Wedding and Work

  • Post published:08/10/2009
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First I have to say the very most important event of the past week was the wedding of my cousin Jay  and his beloved Juliet in a beautiful garden in Manchester by the Sea. It was a glorious day and celebration was in  the air. Our hotel was hosting three wedding receptions and packed to the rafters with SEVEN groups of wedding guests. Juliet is a Nanny in the classic mode. The wedding guest list was filled with her…

Beautiful for a Day

  • Post published:08/04/2009
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  Lorraine Brennan is not a woman daunted by a challenge. When she and her husband bought a house by the side of the road in Northfield 20 years ago, it was surrounded by what seemed to be acres of blacktop parking lot. Now it is surrounded by what seems to be acres of garden – trees, shrubs, and perennials. Especially daylilies. The house by the side of the road, Route 10, was perfect for Brennan’s antiques business.…

Malabar Farm on Muse Day

  • Post published:08/01/2009
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Malabar Farm   Book Review (of Malabar Farm by Louis Bromfield 1948) by E. B. White “Malabar Farm is the farm for me, A place of unbridled activity. A farm is always in some kind of tizzy, But Bromfield’s place is really busy: Strangers arriving by every train, Bromfield terracing against the rain, Catamounts crying, mowers mowing, Guest rooms full to overflowering, Boxers in every room of the house, Cows being milked to Brahms and Strauss, Kids arriving…

Jane Markoski’s Garden

  • Post published:07/27/2009
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“I guess you can see I like water,” Jane Markoski said as she gave me a tour through her gardens. There was a birdbath in the shady entry garden, a trickling fountain as you turned the corner of the house, a bubbling faux millstone fountain at the corner of the barn, a lotus tub in the middle of a mixed shrub and perennial border, a small fish pond with a waterfall, and a larger fish pond with a…

Tours of Delight

  • Post published:07/17/2009
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These tours are over, but even these brief garden descriptions may be useful to others.   When I visited Mary Manilla’s garden in Hawley this week it was a ribbon of green along the stream that borders the garden. By the time the Hawley Garden and Artisans Tour takes place on Saturday, July 11, there will be a river of color along the stream as the hundreds and hundreds of daylilies in every hue come into bloom. It…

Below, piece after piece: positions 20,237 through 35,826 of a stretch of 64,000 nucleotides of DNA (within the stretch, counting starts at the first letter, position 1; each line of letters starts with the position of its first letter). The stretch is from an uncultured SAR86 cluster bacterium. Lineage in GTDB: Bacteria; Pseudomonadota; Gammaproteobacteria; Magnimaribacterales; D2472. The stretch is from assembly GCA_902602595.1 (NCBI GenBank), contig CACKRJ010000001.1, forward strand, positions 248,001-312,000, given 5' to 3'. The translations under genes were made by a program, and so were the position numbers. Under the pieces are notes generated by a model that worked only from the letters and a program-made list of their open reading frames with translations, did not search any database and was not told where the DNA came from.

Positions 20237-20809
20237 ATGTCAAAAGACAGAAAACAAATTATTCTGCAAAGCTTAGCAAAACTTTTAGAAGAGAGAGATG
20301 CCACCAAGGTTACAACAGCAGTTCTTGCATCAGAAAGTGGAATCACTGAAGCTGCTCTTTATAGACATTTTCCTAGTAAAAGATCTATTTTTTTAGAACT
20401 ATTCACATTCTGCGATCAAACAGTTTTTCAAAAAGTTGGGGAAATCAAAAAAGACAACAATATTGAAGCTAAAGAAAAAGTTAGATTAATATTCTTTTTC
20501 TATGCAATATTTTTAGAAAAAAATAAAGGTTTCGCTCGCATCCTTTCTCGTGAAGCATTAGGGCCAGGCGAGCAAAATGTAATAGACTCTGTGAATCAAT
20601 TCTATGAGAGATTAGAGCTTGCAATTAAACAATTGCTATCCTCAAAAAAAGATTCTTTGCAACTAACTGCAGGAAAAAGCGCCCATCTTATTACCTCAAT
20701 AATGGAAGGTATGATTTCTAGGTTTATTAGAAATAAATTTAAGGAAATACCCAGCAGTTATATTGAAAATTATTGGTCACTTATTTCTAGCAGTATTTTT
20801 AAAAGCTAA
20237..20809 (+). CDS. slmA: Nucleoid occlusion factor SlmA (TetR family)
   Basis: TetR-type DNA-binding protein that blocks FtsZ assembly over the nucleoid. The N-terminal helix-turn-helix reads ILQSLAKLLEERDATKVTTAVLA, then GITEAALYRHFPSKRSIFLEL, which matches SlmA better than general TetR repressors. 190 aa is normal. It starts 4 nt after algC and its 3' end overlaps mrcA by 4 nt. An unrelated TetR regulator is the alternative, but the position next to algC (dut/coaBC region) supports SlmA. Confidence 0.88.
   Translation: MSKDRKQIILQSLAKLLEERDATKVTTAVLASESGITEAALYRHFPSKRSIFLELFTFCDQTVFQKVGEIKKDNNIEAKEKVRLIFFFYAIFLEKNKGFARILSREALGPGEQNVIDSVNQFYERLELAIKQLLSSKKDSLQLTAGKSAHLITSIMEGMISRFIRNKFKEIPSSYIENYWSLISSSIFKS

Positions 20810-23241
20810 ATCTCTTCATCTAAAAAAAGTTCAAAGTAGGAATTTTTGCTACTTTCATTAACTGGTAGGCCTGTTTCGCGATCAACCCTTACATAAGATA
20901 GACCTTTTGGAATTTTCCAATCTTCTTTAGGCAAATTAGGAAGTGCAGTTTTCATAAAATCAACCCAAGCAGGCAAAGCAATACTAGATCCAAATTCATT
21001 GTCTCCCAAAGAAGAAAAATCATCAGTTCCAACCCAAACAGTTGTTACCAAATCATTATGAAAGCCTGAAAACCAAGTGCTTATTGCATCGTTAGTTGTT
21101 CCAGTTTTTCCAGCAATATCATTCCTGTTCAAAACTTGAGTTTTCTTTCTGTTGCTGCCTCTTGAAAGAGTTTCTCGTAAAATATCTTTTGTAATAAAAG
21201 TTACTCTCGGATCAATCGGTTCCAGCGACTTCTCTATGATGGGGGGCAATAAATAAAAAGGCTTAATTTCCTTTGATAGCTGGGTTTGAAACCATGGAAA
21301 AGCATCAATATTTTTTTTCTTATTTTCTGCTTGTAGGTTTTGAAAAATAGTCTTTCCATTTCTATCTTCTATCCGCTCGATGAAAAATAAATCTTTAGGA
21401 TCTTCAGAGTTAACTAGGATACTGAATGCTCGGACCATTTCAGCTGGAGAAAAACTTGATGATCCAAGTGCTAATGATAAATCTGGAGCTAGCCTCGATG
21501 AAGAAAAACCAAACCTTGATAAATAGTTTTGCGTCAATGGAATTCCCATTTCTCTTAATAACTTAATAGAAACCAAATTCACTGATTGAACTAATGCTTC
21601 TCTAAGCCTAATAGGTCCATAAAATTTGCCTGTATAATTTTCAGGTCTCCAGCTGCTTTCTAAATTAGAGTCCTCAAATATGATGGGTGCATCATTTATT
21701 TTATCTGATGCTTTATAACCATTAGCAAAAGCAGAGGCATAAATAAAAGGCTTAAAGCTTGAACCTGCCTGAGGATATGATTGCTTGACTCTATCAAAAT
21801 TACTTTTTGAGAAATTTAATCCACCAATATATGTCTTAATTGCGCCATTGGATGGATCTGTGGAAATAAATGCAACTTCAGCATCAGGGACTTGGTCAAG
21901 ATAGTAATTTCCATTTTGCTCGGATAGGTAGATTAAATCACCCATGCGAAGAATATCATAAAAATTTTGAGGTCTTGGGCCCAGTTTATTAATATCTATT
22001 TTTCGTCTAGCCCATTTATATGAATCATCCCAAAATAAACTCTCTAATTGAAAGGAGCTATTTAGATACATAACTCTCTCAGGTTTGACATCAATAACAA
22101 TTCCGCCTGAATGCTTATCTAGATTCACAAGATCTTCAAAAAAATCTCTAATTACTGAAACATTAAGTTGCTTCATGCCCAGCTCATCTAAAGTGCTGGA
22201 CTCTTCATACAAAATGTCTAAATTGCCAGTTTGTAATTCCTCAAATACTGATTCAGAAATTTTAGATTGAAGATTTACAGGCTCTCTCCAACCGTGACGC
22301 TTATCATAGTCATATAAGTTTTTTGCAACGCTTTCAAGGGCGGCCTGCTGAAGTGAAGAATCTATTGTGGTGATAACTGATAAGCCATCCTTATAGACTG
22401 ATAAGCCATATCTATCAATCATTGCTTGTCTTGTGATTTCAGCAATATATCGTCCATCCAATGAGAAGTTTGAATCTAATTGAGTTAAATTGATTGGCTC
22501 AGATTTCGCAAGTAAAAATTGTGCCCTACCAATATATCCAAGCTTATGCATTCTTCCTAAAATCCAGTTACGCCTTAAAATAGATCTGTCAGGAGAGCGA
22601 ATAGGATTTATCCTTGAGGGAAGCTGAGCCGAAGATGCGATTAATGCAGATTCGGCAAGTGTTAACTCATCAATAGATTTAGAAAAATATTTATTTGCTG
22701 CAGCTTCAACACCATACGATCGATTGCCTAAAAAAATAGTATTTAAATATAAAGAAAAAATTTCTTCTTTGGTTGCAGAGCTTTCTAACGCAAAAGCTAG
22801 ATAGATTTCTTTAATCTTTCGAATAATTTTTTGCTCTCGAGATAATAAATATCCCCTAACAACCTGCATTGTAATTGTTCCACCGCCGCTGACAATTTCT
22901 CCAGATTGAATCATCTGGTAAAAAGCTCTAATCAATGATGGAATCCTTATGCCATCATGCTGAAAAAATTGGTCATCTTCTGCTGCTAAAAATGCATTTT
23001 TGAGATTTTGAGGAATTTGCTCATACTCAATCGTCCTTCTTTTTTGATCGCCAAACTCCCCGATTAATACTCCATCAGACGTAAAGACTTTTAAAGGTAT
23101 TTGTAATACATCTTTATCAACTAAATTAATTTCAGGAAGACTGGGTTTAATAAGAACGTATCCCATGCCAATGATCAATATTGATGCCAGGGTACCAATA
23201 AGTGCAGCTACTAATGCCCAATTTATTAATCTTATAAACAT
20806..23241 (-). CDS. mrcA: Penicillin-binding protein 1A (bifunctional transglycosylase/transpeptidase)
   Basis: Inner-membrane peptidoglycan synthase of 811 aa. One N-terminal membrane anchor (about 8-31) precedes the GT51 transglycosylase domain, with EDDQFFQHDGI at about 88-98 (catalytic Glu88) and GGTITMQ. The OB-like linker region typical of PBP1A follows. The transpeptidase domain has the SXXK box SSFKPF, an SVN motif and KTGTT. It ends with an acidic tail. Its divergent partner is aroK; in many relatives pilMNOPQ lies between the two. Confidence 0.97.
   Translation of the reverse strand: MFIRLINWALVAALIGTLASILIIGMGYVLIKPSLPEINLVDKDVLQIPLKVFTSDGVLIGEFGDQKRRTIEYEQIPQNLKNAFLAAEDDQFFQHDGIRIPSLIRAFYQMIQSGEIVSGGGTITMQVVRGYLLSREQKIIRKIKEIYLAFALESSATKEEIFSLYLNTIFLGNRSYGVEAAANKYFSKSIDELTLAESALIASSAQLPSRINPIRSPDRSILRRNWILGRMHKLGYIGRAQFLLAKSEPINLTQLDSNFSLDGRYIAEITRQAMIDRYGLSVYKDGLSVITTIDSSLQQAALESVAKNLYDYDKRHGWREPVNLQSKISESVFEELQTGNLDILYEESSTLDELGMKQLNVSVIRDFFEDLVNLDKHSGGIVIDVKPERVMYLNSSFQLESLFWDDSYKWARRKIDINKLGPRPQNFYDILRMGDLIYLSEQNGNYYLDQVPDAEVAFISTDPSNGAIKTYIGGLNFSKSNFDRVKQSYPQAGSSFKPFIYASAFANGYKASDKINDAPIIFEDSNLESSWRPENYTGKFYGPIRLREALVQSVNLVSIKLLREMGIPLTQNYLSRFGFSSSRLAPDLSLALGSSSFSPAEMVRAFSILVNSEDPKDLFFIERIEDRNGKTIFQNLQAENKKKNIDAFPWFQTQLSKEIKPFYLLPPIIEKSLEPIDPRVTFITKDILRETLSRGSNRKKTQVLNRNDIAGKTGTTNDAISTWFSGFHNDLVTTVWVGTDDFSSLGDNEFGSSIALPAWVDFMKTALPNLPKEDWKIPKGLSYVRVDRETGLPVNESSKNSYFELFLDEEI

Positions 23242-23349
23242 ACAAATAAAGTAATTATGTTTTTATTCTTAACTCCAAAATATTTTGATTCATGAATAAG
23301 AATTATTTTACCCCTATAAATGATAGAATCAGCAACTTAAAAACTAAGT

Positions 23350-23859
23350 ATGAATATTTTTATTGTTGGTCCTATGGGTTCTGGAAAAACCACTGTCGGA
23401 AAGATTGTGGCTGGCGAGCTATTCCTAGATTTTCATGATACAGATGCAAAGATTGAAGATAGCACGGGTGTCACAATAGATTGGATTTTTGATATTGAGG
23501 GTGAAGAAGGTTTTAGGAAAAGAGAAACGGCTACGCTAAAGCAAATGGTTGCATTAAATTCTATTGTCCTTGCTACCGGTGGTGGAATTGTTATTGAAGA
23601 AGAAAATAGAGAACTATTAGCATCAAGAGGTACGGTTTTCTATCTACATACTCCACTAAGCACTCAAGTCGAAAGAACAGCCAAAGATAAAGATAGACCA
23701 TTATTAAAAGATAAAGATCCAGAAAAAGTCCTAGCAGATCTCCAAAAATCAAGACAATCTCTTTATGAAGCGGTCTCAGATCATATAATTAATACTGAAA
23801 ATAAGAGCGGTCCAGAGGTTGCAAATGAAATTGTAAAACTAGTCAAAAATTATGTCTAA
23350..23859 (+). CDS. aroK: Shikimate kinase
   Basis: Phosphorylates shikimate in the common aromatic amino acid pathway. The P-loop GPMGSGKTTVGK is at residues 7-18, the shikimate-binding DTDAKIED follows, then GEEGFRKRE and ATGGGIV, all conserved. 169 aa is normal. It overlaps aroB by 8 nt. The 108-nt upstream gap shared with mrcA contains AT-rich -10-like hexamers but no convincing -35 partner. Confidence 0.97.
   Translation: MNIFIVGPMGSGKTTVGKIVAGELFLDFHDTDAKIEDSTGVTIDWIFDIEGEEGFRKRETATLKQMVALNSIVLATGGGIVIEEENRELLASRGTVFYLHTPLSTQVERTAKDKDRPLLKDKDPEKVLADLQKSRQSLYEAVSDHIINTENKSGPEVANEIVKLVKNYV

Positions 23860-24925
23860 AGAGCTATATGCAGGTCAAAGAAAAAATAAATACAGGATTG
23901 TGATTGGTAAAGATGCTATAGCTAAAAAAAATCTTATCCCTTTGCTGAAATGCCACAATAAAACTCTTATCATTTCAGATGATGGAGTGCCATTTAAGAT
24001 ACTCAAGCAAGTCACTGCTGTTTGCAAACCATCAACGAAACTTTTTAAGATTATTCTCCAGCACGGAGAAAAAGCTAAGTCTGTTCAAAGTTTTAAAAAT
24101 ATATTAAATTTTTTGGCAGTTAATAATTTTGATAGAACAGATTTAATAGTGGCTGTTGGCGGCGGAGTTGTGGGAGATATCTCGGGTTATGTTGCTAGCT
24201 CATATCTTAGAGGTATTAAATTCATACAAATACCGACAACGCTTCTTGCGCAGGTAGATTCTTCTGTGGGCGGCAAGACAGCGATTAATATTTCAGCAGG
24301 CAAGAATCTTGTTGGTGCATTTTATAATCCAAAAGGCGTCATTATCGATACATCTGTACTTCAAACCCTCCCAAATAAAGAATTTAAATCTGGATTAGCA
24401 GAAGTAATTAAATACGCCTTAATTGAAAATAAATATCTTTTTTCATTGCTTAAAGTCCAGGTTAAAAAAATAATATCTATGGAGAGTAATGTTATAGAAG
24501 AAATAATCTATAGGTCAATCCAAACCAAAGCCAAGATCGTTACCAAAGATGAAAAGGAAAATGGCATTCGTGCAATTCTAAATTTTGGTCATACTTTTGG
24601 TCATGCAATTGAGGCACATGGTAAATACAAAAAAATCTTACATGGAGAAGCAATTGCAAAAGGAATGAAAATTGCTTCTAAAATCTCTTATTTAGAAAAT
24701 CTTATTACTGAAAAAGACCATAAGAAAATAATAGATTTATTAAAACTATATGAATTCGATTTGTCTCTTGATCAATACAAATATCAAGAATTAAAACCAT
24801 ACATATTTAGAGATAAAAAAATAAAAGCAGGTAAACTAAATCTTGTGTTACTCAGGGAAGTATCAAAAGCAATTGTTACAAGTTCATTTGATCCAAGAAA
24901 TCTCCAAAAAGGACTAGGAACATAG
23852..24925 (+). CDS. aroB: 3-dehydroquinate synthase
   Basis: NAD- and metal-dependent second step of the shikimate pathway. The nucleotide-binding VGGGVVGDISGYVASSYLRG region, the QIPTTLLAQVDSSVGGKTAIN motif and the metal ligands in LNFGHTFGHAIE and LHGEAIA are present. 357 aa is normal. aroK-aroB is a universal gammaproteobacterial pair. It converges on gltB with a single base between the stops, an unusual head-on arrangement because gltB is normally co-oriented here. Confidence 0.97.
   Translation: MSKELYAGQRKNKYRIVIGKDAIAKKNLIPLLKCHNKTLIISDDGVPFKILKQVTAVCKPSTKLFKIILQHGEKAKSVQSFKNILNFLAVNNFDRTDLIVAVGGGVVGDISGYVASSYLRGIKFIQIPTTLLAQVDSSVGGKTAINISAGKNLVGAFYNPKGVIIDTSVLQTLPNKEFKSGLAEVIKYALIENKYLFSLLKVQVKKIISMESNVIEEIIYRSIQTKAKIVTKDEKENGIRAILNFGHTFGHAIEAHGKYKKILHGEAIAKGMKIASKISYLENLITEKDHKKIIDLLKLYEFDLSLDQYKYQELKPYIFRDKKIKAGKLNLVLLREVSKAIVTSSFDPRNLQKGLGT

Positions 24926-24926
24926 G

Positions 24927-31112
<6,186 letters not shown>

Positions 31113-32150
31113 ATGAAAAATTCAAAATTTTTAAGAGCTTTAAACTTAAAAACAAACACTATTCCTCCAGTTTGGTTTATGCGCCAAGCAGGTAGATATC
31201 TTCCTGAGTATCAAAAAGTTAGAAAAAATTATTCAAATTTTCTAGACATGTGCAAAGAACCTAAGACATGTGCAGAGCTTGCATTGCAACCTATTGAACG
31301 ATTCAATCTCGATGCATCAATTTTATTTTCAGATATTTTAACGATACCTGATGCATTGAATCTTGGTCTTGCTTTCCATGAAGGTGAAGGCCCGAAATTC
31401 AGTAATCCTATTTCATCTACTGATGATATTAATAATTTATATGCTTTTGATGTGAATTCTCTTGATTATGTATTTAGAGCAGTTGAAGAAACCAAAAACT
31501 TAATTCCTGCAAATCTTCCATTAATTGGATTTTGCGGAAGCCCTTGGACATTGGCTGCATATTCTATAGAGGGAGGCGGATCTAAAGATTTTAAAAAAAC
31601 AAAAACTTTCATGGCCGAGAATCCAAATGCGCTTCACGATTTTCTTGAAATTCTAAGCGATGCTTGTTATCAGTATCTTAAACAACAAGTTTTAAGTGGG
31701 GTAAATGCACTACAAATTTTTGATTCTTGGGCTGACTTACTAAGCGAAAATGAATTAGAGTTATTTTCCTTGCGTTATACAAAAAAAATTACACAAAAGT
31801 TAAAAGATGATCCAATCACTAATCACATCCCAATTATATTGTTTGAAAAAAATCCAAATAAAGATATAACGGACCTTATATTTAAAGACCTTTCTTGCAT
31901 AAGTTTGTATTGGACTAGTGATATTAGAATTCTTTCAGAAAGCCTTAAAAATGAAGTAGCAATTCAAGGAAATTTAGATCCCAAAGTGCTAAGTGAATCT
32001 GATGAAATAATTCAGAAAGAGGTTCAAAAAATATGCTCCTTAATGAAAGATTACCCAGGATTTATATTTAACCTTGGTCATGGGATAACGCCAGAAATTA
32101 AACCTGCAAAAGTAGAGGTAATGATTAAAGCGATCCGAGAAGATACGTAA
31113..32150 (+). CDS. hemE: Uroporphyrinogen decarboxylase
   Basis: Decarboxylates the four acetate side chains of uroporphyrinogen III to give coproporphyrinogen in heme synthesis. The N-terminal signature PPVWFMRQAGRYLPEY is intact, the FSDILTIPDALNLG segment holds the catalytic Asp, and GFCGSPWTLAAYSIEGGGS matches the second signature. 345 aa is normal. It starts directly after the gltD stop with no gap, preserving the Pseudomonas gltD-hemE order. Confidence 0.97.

The Most Important Crop

  • Post published:07/13/2009
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No matter how devoted we are to our gardens, most of us would admit that the most important crop we tend is the children in our lives. The Major and I are happy to let the gardens take a back seat to grandson pleasures on these cool summer days.  We had to say farewell to Tynan, but we met our daughter Betsy and her older son, Rory, in Amherst for lunch and a 'backyard circus at the Emily Dickinson…

Japanese Iris Show

  • Post published:07/03/2009
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The Western New England Iris Society is having its annual Iris show at the Community House in Shelburne on Sunday, July 5 from 1-4 pm.    This is an opportunity to see a variety of beautiful Japanese irises and learn about their needs and culture.  Japanese irises have a flatter more horizontal flower and bloom slightly later than Siberian and bearded irises.  I always thought they required a wet site to thrive, but Kathy Puckett told me this…

The Iris Queen

  • Post published:07/03/2009
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Kathy Puckett is a collector. She has hundreds of orchids and hundreds of daylilies. She has lilies and roses and peonies. But right now she is celebrating her Siberian irises. Blue, purple, yellow and white. Great clumps of healthy gorgeous plants.             When I asked if she had a favorite flower family (it was obvious she could never choose a favorite individual flower) she hesitated.  “I love them all for different reasons. Sometimes I love the flower, or…

Muse Day

  • Post published:07/01/2009
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  A little Madness in the Spring Is wholesome even for the King, But God be with the Clown-- Who ponders this tremendous scene-- This whole Experiment in Green-- As if it were his own!                                   Emily Dickinson We had our moment of madness at Sunday's Rose Viewing, and I am not fool - or clown - enough to believe the roses are all my own. With the help of my friend and Dickinson scholar, Martha Ackmann, I…

The Oakes Garden of Sun and Shade

  • Post published:06/26/2009
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Pam Oakes assures me that neither her house, nor the lush surrounding gardens existed in 1976. When she and her husband Gordon first walked this piece of land by a pond once used for harvesting ice, they could not even imagine where to place a house until a friend bulldozed a stand of sumac and said “Build here!”  They did and she said it is a perfect site.             The gardens grew and continue to grow. Oakes said…